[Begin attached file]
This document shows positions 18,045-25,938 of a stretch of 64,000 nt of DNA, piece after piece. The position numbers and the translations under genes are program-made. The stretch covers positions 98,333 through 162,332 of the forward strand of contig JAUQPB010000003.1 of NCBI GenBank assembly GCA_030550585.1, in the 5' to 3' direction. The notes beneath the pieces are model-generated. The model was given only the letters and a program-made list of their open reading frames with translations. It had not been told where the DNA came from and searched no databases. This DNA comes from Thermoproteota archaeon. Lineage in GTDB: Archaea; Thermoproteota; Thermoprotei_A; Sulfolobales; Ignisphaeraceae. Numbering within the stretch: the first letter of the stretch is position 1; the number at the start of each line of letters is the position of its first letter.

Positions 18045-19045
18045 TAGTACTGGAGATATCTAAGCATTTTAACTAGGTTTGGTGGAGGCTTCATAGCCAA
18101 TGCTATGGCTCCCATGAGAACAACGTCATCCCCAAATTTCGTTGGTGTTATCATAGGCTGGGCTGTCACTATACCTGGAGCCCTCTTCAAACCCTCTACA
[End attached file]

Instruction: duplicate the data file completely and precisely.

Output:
This document shows positions 18,045-25,938 of a stretch of 64,000 nt of DNA, piece after piece. The position numbers and the translations under genes are program-made. The stretch covers positions 98,333 through 162,332 of the forward strand of contig JAUQPB010000003.1 of NCBI GenBank assembly GCA_030550585.1, in the 5' to 3' direction. The notes beneath the pieces are model-generated. The model was given only the letters and a program-made list of their open reading frames with translations. It had not been told where the DNA came from and searched no databases. This DNA comes from Thermoproteota archaeon. Lineage in GTDB: Archaea; Thermoproteota; Thermoprotei_A; Sulfolobales; Ignisphaeraceae. Numbering within the stretch: the first letter of the stretch is position 1; the number at the start of each line of letters is the position of its first letter.

Positions 18045-19045
18045 TAGTACTGGAGATATCTAAGCATTTTAACTAGGTTTGGTGGAGGCTTCATAGCCAA
18101 TGCTATGGCTCCCATGAGAACAACGTCATCCCCAAATTTCGTTGGTGTTATCATAGGCTGGGCTGTCACTATACCTGGAGCCCTCTTCAAACCCTCTACA